One in 4 Gas Stations in North Carolina out of Fuel: Tracker

May 12, 2021 Updated: May 12, 2021

About 25 percent of gasoline stations in North Carolina have run out of fuel as of Wednesday morning, as states from New Jersey to Florida suffer from a truck driver shortage combined with the fallout from a pipeline operator’s network being breached.

Some 24.8 percent of the 5,273 fuel stations in North Carolina were out of gas as of 6 a.m. Central Time, according to GasBuddy, a travel and navigation service that tracks prices and availability. That included 71 percent of stations in and around Charlotte.

That was the highest among states impacted by the Colonial Pipeline being taken offline as the company deals with a cyberattack. An already-existing shortage of truck drivers has made moving gas inventories to stations more difficult. As Americans rush to fill up their tanks, more and more stations are having to put bags over their pumps.

North Carolina Gov. Roy Cooper, along with multiple other governors, declared states of emergency to try to respond to the situation.

Gas prices have skyrocketed, lines are forming all across the great state of North Carolina,” Rep. Madison Cawthorn (R-N.C.) said on the House of Representatives floor in Washington on Wednesday.

Roughly 15 percent of stations of the 3,880 stations in Virginia and 6,369 stations in Georgia were without fuel on Wednesday, with 13 percent of South Carolina stations short as well, according to GasBuddy. Between 1.8 percent and 4 percent of stations in Florida, Maryland, Tennessee, and Alabama could not serve customers due to supply issues.

Metropolitan areas in the states have seen the most fuel shortages as people see lines at the pump and join them, Patrick De Haan, an analyst with GasBuddy, told The Epoch Times.

“Self-fulfilling prophecy—people see other people, they read about it, and everyone’s freaking out,” he said.

“Whereas smaller communities, they may not be on top of it. People are probably, they’re apparently driving around to/from work, they see gas lines and they think ‘oh man, I better get it, too.'”

Prices topped $3 a gallon this week, and are expected to increase further. Experts say the increase is driven by higher demand in the wake of the pipeline shutdown, including from consumers going on or preparing for summer vacations.

Colonial expects to get the bulk of its operations restored by the end of the week, with at least one major portion which runs between North Carolina and Maryland back online on Monday.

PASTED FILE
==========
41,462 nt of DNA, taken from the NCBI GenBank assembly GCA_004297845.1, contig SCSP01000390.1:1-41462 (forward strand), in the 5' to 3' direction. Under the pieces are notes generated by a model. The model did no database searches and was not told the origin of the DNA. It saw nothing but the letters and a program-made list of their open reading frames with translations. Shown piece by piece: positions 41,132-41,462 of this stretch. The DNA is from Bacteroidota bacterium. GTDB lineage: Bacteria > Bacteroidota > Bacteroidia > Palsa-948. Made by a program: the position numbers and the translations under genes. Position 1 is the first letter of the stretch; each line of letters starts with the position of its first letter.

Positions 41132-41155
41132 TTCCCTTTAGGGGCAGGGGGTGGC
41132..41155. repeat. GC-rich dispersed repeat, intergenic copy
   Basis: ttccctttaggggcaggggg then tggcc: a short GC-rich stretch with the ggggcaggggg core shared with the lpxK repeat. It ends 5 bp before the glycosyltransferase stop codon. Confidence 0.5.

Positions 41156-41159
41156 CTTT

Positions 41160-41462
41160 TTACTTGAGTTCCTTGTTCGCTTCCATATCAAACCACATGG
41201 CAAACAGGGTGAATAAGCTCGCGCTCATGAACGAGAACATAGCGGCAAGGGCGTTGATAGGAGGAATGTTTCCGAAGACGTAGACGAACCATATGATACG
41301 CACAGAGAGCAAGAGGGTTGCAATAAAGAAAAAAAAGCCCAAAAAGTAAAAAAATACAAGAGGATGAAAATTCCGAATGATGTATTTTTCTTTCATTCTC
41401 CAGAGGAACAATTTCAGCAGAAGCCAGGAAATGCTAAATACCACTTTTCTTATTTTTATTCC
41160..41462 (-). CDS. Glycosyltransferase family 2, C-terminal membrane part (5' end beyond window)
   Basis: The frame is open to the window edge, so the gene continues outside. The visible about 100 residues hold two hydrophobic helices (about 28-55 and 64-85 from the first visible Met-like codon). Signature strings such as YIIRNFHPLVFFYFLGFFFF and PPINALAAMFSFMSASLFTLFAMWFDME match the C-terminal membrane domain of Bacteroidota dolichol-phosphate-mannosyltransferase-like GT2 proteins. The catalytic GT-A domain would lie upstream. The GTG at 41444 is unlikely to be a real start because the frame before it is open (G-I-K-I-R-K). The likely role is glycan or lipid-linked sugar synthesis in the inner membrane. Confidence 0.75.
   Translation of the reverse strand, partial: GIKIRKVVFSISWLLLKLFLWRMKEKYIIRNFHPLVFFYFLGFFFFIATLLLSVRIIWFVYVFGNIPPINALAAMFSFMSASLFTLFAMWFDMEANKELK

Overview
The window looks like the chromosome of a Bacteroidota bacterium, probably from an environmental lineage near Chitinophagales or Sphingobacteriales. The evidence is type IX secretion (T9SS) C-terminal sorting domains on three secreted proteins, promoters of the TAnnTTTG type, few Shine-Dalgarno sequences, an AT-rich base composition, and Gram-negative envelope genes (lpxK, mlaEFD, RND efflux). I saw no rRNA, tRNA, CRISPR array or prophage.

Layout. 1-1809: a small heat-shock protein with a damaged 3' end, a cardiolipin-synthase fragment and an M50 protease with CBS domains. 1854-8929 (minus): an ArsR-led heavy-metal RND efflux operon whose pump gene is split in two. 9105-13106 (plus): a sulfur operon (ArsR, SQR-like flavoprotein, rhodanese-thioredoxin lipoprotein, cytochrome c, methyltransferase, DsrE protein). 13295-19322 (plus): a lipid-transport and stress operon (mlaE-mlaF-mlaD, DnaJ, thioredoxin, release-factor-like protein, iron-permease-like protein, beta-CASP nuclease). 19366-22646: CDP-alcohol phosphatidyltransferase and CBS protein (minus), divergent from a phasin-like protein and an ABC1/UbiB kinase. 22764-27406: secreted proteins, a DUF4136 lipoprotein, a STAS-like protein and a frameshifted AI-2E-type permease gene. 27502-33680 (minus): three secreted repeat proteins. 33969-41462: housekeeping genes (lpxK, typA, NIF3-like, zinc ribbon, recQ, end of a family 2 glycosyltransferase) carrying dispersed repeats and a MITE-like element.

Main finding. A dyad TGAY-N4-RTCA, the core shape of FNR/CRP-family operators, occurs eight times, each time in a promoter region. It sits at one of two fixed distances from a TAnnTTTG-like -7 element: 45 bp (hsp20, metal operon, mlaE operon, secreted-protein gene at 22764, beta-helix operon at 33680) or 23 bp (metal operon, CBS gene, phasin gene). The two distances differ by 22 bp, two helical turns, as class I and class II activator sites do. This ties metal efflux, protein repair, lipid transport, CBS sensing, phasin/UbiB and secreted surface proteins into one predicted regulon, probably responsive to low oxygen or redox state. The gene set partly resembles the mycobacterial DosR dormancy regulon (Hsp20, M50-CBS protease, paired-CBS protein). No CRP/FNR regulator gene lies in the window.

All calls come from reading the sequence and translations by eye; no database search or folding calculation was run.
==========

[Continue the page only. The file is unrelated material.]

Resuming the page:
“Colonial Pipeline continues to make forward progress in our around-the-clock efforts to return our system to service, with additional laterals operating manually to deliver existing inventories to markets along the pipeline,” the company said in a Tuesday update.

It said it has delivered about 967,000 barrels, or 41 million gallons, to various delivery points including Baltimore, Maryland, and Charlotte, North Carolina.

In preparation for its pending system restart, it took delivery of an additional 2 million barrels from refineries to deploy.

“Our primary focus remains the safe and efficient restoration of service to our pipeline system, while minimizing disruption to our customers and all those who rely on Colonial Pipeline,” it added.

David Alexander, president of J.T. Alexander & Son, which distributes gas in the Carolinas, said on CNBC’s “Squawk Box” on Wednesday the company is still able to get fuel because terminals have gas left from Friday, but supply is starting to get low.

“That pipe’s got to get going. We’ve got to get going in the next day or two or we will be in a mess,” he said.

Many experts are calling for people not to panic-buy, saying that distribution problems should resolve in the near future.

“Just try to relax for a couple days,” De Haan said. “There’s really no reason why people need to rush out and fill their tank.”

The Colonial Pipeline went down in 2016 and the fuel issue that cropped up back then was quickly resolved, he added.

Correction: A previous version of this article inaccurately listed cities outside of North Carolina as part of the state. The Epoch Times regrets the error.

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